Chinese police on Sunday detained more than 100 churchgoers who tried to hold an outdoor prayer service on a pedestrian bridge in Beijing after having failed to secure permission to open a church.
Although it is not uncommon for police to raid unregistered churches, the bust in the very heart of the capital suggests that the dragnet around activists, bloggers, lawyers and intellectuals now includes Christian groups that in the past were able to slide under the radar.
The 8-year-old Shouwang Church, with a congregation of about 1,000, has been popular among young professionals and academics. In recent years it has complained that the government was pressuring landlords not to rent the group space in various hotels and office buildings where they wanted to hold services.
Alerted by text messages and emails that churchgoers would start gathering at 8:30 a.m., police swarmed around the designated meeting point: an elevated walkway between two office buildings near Beijing’s university neighborhood in Haidian District.
“Some followers who gathered at the original meeting point were dispersed by a group of plainclothes police officers who stormed in like wolves and tigers,” one Christian activist wrote on Twitter.
More than 100 people were loaded onto buses and vans, some of them singing hymns as they were taken away, according to the China Aid Assn., a U.S.-based Christian group. Cellphone coverage was cut off in the area, apparently to prevent news of the detentions from spreading. Most of those detained were taken to a nearby school for questioning and released. But the pastor, Jin Tianming, was reported by the group to be under house arrest.
“By using force today in the capital of China to prevent Shouwang Church members from following their conscience … the Beijing authorities have again demonstrated their total disregard of their citizens’ constitutionally guaranteed fundamental right to religious freedom,” China Aid President Bob Fu said in a statement.
Shouwang Church leaders could not be reached for comment and a website for the church had been taken down.
China has an estimated 40 million to 60 million Christians, the majority of them members of so-called house churches, which operate in office buildings, hotels and private homes outside the auspices of government-sanctioned churches. In some parts of the country, these unregistered churches flourish without interference from the Communist Party; in others, pastors are subject to arrest and harsh prison terms.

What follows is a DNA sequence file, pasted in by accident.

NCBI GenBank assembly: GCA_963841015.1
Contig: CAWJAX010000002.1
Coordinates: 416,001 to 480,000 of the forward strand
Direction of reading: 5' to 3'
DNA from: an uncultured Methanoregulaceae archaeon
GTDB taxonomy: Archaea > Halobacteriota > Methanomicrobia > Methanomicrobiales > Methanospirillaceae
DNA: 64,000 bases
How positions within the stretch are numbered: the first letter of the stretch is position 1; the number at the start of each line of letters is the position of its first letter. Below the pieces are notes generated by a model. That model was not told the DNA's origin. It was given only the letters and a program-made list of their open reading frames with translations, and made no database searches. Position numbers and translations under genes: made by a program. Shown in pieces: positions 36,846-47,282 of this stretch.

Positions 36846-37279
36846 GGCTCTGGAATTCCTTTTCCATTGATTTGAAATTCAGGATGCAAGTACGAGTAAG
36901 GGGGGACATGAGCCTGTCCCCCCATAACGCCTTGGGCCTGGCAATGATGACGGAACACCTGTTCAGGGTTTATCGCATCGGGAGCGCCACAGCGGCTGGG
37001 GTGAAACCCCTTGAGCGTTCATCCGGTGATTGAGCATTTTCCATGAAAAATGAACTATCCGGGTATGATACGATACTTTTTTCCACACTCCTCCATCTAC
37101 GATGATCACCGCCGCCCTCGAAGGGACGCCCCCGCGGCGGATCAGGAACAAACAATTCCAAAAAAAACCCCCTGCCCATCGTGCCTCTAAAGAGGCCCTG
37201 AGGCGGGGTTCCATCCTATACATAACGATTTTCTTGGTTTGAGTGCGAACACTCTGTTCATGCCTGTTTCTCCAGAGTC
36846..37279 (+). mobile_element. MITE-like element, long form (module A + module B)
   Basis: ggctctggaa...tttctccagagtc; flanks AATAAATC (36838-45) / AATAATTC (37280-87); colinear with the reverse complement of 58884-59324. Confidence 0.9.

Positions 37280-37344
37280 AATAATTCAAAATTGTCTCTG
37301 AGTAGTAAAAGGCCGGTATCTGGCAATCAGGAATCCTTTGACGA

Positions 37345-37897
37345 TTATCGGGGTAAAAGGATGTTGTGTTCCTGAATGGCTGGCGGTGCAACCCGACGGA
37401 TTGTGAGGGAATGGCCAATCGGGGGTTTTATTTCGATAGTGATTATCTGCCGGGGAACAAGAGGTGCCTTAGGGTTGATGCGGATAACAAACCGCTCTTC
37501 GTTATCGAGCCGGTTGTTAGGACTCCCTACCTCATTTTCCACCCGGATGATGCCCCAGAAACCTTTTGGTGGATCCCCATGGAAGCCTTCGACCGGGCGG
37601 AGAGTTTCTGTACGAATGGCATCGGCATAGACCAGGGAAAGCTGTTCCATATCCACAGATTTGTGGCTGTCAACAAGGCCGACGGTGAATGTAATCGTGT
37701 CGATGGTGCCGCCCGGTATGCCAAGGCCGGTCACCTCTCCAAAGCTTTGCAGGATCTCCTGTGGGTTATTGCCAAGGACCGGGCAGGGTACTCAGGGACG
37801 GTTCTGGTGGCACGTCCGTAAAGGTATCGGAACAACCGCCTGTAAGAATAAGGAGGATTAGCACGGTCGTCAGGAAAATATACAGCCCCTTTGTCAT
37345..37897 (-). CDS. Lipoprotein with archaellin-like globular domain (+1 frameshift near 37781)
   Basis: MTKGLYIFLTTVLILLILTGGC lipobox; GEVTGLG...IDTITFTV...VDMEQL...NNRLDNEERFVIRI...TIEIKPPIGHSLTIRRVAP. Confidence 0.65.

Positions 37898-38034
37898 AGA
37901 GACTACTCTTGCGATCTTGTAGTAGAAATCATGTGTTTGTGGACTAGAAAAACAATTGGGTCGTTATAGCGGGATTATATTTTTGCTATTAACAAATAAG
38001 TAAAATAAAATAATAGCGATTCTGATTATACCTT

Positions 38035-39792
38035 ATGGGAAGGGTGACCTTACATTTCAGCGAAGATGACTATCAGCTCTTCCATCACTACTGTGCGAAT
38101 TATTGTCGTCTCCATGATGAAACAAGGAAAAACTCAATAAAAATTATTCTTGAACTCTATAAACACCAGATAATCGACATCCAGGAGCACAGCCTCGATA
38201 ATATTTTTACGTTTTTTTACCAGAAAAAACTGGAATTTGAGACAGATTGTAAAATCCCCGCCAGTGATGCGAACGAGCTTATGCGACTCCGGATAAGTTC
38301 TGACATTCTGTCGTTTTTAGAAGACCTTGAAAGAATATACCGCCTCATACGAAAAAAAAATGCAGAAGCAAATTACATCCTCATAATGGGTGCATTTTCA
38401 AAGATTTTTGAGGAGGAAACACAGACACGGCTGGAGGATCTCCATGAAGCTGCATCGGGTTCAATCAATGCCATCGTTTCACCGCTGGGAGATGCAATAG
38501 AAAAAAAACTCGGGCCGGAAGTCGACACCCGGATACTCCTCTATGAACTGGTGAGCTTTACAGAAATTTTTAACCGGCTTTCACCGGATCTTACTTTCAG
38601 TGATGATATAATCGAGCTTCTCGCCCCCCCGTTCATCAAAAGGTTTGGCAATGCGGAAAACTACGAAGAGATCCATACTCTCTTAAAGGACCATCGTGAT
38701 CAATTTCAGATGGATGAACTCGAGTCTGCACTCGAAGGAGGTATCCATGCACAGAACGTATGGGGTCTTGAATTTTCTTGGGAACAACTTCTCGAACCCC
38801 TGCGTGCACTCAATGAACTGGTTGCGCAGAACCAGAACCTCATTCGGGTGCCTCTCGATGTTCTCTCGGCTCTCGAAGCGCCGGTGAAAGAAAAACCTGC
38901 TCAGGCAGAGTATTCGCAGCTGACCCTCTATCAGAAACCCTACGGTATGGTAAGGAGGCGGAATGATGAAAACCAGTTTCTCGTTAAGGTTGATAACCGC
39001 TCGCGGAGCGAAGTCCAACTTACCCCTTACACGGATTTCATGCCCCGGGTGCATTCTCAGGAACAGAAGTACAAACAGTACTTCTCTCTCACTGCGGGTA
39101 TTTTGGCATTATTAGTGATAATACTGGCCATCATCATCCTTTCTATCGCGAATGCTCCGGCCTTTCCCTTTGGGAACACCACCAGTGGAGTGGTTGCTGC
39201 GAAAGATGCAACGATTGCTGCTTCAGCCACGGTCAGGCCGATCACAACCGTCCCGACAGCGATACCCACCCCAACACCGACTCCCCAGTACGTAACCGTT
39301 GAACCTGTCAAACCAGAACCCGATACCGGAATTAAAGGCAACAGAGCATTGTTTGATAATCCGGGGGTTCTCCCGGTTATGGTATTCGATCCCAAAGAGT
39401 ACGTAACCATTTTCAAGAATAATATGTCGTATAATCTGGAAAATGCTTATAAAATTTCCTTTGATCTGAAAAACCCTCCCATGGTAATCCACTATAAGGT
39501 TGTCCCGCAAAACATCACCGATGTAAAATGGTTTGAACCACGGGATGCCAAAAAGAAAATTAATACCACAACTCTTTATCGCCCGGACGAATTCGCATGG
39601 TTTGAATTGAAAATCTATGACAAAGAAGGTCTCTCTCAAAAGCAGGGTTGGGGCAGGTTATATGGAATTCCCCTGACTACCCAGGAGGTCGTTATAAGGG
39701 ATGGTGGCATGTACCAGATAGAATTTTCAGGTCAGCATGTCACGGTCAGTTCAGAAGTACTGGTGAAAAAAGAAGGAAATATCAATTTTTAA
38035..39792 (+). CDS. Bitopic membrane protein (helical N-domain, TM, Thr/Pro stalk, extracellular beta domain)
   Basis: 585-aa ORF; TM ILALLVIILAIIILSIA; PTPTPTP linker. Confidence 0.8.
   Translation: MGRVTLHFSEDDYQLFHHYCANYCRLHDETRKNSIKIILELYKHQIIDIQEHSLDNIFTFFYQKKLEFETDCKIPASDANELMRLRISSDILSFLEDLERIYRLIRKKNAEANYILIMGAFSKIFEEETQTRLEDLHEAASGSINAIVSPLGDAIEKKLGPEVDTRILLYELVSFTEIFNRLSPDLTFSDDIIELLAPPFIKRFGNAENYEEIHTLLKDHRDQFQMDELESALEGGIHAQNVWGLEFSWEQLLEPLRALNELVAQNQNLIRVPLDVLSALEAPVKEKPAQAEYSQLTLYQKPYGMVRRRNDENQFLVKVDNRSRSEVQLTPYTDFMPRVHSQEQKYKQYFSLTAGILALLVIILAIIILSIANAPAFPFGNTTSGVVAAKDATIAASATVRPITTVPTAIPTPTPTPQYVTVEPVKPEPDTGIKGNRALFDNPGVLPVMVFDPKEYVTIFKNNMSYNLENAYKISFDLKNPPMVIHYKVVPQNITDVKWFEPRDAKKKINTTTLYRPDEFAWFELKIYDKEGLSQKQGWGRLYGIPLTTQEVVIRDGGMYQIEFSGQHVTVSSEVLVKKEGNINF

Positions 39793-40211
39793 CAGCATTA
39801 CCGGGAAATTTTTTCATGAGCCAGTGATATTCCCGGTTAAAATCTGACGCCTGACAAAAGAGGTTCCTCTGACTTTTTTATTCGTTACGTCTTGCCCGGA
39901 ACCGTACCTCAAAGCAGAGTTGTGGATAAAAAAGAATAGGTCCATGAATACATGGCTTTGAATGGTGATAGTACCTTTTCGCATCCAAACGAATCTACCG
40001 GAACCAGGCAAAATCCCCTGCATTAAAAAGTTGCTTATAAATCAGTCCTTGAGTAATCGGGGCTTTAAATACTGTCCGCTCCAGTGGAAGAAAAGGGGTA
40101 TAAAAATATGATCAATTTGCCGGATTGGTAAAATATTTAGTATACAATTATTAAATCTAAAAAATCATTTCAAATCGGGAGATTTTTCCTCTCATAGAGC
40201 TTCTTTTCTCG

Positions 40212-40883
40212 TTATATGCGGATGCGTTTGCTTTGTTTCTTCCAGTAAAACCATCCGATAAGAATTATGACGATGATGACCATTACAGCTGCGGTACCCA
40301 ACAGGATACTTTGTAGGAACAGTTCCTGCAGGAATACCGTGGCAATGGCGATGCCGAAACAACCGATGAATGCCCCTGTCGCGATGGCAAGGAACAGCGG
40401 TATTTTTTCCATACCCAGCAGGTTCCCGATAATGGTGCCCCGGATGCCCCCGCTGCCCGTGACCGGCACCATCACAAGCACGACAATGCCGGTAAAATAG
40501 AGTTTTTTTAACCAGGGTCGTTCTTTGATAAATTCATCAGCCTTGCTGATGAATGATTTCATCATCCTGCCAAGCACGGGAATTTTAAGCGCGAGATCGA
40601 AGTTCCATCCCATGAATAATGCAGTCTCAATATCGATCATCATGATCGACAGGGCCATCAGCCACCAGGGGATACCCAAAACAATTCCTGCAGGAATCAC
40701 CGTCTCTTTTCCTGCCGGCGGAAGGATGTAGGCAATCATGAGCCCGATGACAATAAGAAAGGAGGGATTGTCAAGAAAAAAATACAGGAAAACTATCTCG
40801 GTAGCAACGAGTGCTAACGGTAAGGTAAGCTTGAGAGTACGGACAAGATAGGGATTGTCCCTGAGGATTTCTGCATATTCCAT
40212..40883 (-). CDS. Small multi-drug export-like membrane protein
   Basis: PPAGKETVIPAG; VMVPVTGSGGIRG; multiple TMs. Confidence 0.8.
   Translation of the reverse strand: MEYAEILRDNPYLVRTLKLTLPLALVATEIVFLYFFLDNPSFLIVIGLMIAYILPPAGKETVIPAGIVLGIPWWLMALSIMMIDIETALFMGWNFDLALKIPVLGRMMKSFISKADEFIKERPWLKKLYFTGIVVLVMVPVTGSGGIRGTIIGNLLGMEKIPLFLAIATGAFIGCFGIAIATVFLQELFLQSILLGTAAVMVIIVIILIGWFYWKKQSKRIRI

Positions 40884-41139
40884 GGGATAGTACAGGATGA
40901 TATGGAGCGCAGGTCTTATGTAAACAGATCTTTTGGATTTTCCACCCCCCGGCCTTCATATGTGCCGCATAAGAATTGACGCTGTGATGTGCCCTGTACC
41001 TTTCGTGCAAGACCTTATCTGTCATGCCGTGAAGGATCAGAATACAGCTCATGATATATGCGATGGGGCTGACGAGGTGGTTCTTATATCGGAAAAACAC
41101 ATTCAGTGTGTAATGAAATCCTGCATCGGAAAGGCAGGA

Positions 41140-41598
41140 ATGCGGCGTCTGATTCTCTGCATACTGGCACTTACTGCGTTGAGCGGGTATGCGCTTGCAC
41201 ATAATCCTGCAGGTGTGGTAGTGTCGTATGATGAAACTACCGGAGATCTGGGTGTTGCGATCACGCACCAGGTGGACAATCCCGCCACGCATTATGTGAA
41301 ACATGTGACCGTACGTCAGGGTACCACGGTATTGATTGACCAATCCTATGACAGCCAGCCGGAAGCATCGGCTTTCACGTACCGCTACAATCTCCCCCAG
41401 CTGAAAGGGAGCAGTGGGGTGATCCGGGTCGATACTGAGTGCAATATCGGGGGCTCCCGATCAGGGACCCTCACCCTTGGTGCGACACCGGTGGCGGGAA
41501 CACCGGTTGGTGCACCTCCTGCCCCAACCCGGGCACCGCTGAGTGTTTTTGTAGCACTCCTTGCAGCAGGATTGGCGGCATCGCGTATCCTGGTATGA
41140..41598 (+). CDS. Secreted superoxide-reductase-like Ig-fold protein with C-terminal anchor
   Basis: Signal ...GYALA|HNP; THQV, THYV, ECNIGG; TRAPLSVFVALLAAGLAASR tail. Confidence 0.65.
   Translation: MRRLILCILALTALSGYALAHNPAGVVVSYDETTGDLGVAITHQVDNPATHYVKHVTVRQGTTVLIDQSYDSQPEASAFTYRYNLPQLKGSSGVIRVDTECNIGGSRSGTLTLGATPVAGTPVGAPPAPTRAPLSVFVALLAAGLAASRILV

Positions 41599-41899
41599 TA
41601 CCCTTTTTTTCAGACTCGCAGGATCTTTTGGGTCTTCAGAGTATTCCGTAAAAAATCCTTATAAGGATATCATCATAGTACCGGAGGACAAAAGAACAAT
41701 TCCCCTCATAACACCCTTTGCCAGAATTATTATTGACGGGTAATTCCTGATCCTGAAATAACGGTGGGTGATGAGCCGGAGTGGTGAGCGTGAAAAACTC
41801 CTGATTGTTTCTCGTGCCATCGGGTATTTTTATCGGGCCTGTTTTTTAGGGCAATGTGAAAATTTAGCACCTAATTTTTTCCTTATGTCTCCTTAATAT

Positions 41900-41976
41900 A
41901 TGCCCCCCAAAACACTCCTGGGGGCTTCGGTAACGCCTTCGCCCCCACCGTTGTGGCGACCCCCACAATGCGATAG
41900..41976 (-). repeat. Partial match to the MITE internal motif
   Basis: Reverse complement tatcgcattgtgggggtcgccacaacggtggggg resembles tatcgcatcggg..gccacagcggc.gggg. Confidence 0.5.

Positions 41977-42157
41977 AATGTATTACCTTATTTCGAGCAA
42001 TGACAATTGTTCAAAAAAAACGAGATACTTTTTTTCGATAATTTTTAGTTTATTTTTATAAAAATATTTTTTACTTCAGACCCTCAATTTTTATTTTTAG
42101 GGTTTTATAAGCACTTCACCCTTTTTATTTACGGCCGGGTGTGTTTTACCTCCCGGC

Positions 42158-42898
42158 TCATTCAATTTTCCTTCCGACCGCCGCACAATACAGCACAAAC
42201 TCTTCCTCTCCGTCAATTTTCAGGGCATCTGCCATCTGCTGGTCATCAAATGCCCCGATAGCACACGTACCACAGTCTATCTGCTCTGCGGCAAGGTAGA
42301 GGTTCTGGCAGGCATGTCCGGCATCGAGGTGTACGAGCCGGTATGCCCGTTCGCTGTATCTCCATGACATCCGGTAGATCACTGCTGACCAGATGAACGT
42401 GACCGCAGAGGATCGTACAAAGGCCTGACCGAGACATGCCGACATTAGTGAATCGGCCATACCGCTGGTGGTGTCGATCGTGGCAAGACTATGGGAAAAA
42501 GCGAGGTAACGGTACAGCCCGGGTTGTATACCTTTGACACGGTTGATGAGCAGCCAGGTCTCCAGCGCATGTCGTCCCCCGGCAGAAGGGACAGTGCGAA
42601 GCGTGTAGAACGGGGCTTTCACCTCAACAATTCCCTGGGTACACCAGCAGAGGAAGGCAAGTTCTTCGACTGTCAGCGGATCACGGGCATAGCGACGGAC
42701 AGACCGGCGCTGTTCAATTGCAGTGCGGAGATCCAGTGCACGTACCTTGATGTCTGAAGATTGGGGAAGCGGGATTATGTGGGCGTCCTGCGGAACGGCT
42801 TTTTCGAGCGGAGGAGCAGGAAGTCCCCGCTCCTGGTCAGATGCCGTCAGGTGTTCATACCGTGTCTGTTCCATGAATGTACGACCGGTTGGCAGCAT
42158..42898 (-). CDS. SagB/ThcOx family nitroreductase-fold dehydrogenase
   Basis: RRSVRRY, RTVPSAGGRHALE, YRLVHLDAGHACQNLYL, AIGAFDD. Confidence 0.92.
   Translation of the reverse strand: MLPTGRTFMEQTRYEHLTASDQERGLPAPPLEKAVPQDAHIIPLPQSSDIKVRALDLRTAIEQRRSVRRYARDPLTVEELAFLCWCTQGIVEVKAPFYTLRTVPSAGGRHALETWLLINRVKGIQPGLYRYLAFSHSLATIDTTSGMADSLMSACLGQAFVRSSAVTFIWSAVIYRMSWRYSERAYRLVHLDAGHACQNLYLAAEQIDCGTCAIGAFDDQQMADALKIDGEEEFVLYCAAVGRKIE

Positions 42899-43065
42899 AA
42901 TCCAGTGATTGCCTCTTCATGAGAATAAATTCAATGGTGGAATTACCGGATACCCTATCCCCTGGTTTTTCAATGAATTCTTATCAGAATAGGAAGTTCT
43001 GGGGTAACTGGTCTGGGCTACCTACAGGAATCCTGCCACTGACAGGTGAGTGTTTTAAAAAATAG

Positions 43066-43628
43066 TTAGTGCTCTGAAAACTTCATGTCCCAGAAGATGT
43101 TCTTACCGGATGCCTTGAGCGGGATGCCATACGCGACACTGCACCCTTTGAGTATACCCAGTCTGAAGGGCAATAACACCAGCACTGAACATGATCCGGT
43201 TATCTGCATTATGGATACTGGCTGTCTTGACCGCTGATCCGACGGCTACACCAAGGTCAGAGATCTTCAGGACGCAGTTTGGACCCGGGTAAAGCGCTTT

“The authorities give more slack to religious organizations than they used to a decade ago, but they want to harness them to state control,” said Nicholas Bequelin, a senior Asia researcher at Human Rights Watch. “Religion is a business now. The government sees that and wants to get in on it. If a church refuses to come into the fold or locks horns with authorities, persecution can be severe.”
Bequelin said he believed that Sunday’s high-profile raid was part of a crackdown that has been underway since mid-February and seen dozens of arrests of activists and intellectuals, the most prominent being the artist Ai Weiwei, who was detained a week earlier at the Beijing airport.
The circumstances of this latest bust were similar to those of past Sundays when security personnel have blanketed popular gathering places to prevent demonstrations of solidarity with those seeking greater human rights in the Middle East.
The Shouwang Church denied any political motives. In an open letter last week, it said it had spent more than $4 million for space to hold services in an office building but that the landlord had refused to turn over the key because of government pressure.
“The members of our church will do our level best to keep our church from being tainted by the current political fever, but whether we can successfully avoid it is not determined by us,” the letter says. “Because of all the doors that have been closed to us, the church no longer has a place to worship.”
In 2009, the Shouwang Church held a similar outdoor prayer meeting without interference from Chinese authorities.